“So, not much happened to you then?” asked Trogdar.
“Not particularly,” replied Jandyr, “I spent most of my time above ground improving my herblore, and invested in a small start-up company I found up here. There’s not a lot on offer for an Elf in a City full of Dwarfs, but there’s a lot of trouble to be found if one goes looking for it.”
“Tell me about it,” said Trogdar, rubbing the scar on his chest.
“Yes, how did you get that?” asked Jandyr.
“Well, I get into a bit of an argument with a couple of Troll Slayers. Turns out that it’s impolite to ask a Dwarf if they’re female or not.”
“Aye, well one of them challenged me to a duel and… sort of.. won,” said Trogdar, bashfully. “Got lucky really, he could’ve killed me if I hadn’t slipped on some cow muck at the last minute. That’s why I bought me this leather armour. Quite nifty, innit? Though it does cover up me bodacious bod.”
Trogdar proudly showed off his leather jerkin which, as it was made for Dwarfs, was far too small to cover his entire chest. Never-the-less, it did appear to offer some measure of protection.
“So that’s the only reason you bought it?” enquired Jandyr.
“Of course,” replied Trogdar, puzzled.
“It’s not to cover up that hideous tattoo on your back then?” probed Jandyr.
“Ah, you saw that, did you?” said Trogdar, sheepishly.
“What does the inscription say?” said Jandyr, craning round for a better look.
“No, no, don’t worry about…” said Trogdar, hastily trying to turn away.
“Yes, well…” began Trogdar, “Never visit a Dwarf tattooist who doesn’t know how to write in Imperial when you’ve had a few.”
“No sign of the others then?” said Jandyr, solemnly.
“No, well, we didn’t part on the best of terms really, did we?” said Trogdar, testing out a new blade technique he had learned.
The voice startled even Jandyr, who turned to regard a man dressed in long robes made of the finest blue silk, inlaid with a weaving pattern of creeping ice. On his back was holstered an ornate crossbow, and he carried a large staff of purest white in his right hand. But it was his left hand where attention was drawn to, holding as it was a small wooden stick which had a bell attached to the end of it.
“Wizard?” asked Trogdar, half-expecting to be wrong.
“Indeed,” replied the Wizard with a beaming smile.
“What happened to you?” asked Jandyr in astonishment.
“My tale is long and…”
“Let’s get on then,” said Trogdar, hurrying off to the Great Hall of Karaz-a-Karak where they had an audience with the King.
“But what of Short-arse?” asked Jandyr.
“I don’t think she’s coming, do you?” said Trogdar plainly.
The Hall was decorated with much pomp and regalia, fit for the grand homecoming of the long-lost King Grimcrag Grunsson. The King himself sat on a High Throne, overlooking Dwarfs who scuttled this way and that, tutting at the Warriors as they made their way towards him. As they reached the dais, they bowed in front of it.
“Arise, my saviours,” boomed the voice of the King, “For I am indebted to you, and a Dwarf does not like to be in debt for long.”
At this, 3 treasure chests filled with Gold were brought before the Warriors whose eyes lit up like diamonds.
“But alas now that this debt is settled, I must ask to be so indebted again,” said the King. “An amulet of great worth to my kin was stolen while my foolish son Ironbeard sat idly by.”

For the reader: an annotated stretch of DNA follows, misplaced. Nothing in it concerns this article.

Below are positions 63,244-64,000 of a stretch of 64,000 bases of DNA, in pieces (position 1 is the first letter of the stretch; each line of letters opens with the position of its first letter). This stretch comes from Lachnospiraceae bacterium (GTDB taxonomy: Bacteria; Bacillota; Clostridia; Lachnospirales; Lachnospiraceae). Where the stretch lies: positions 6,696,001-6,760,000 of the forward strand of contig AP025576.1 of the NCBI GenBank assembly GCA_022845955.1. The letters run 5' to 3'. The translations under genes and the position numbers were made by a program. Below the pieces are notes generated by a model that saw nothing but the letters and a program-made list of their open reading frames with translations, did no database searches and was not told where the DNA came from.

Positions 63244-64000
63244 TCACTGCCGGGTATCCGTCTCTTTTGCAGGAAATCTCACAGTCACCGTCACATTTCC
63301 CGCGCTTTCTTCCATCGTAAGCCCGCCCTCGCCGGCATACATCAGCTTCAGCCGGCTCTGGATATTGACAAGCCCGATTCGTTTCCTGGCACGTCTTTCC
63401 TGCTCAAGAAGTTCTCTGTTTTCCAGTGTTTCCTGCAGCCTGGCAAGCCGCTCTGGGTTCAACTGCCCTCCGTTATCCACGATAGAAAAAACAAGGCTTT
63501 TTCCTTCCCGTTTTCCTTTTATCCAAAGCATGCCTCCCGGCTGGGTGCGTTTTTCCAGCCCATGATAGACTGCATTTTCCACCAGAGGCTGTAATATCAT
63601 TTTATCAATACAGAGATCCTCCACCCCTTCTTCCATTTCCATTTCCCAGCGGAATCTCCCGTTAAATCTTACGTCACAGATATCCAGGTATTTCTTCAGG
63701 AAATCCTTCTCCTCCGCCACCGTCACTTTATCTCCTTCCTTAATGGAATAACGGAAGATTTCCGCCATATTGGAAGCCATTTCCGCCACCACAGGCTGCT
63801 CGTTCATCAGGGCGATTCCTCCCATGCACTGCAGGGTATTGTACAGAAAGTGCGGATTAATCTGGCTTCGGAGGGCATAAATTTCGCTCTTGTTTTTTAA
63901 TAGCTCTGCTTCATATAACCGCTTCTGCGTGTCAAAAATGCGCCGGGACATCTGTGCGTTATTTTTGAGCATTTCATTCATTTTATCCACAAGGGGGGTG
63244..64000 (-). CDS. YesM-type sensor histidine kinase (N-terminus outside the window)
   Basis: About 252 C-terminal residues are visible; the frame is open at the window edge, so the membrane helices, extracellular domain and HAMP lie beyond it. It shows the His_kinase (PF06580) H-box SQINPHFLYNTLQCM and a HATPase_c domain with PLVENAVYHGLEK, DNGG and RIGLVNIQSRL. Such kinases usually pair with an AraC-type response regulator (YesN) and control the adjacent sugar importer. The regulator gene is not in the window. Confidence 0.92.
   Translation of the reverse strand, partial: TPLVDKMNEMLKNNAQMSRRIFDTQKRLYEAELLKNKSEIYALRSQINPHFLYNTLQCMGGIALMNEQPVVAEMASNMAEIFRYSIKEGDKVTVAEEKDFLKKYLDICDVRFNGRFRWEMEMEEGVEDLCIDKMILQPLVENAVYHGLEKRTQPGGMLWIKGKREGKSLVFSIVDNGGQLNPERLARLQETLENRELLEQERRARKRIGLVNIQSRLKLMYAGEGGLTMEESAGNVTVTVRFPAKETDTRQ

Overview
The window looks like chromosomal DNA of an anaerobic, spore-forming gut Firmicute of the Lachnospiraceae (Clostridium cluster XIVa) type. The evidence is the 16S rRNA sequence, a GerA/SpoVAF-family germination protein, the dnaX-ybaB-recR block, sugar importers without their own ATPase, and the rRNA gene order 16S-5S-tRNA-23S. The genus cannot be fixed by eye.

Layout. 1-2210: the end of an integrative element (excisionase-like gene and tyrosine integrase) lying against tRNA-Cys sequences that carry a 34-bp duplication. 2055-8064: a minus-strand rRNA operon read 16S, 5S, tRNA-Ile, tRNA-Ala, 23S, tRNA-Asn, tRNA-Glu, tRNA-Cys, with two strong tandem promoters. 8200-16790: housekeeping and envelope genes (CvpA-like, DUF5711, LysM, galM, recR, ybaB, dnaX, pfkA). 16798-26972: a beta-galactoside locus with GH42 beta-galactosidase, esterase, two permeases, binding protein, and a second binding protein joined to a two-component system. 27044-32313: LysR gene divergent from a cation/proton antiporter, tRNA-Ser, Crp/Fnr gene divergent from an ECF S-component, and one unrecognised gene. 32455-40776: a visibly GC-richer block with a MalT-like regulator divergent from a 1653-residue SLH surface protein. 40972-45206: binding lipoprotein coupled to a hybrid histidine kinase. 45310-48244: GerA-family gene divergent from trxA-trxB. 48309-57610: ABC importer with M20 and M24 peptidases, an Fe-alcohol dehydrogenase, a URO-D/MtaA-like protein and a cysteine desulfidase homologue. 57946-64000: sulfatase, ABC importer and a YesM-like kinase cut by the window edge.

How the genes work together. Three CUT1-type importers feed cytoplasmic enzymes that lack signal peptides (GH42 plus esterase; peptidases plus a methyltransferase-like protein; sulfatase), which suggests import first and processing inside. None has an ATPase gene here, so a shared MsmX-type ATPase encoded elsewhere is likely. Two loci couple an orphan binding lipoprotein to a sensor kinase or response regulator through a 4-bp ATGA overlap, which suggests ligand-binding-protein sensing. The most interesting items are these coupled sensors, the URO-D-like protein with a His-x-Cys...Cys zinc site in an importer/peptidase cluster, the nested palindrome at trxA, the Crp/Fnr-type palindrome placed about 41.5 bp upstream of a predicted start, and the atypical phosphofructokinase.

There was a general murmur at the sound of Ironbeard’s name.
“He has renounced his claim to the throne and taken the vow of the Slayer, cast into the World to make good his debt to Karaz-a-Karak. I ask that you reclaim this amulet for the sake of our clan, for war is upon us, and I cannot spare a single Dwarven Warrior when such times await us.”
“You can spare one!” came a cry from the back of the Hall.
The Hall fell into silence save for the loud clinking sound of steel armour on marble floor as Short-arse strode across the grand floor to stand next to the other Warriors.
“We have discussed this in private council, I cannot allow it,” said the King, his face showing consternation.
“And I cannot allow you to send these brave men to their deaths for the sake of another lost artefact of our clan alone, my King. We must have representation if only to clear our family name.”
The Elf and the Wizard looked at Short-arse in shock at this last statement. Trogdar, who didn’t quite understand the ramifications merely said, “Yeah, what she said!”
Grimcrag slumped in his throne and sighed. “Very well,” he said defeated, “the four of you shall be taken to Mount Gunbad. There you must delve into the ruins of an ancient Dwarven settlement in search of the amulet. I must warn you, the place is said to be teeming with greenskin filth.”
“Very well,” said Trogdar, “We shall accept your quest!”
“Are we not going to discuss this first?” asked Jandyr.
“Not if we’re going to get more chests of Gold,” whispered Trogdar.
“I commend your enthusiasm,” replied the King, “You didn’t even haggle over a reward.”
“Damn it!” said Trogdar, somewhat more loudly than he meant to.
“Fear not, you shall be well rewarded for your efforts upon your safe return with the amulet,” replied the King generously. “You leave tomorrow, please ensure you have made necessary arrangements with your kith and kin.”
“What’s that mean?” asked Trogdar.
“It means make sure someone knows what’s happening if you don’t come back,” replied Short-arse.
“Ah,” said Trogdar.
“Oh, one last interesting piece of information we have gathered,” said the King, “We believe the amulet was taken by someone you’re familiar with. An Orc shaman known as Skabnoze…”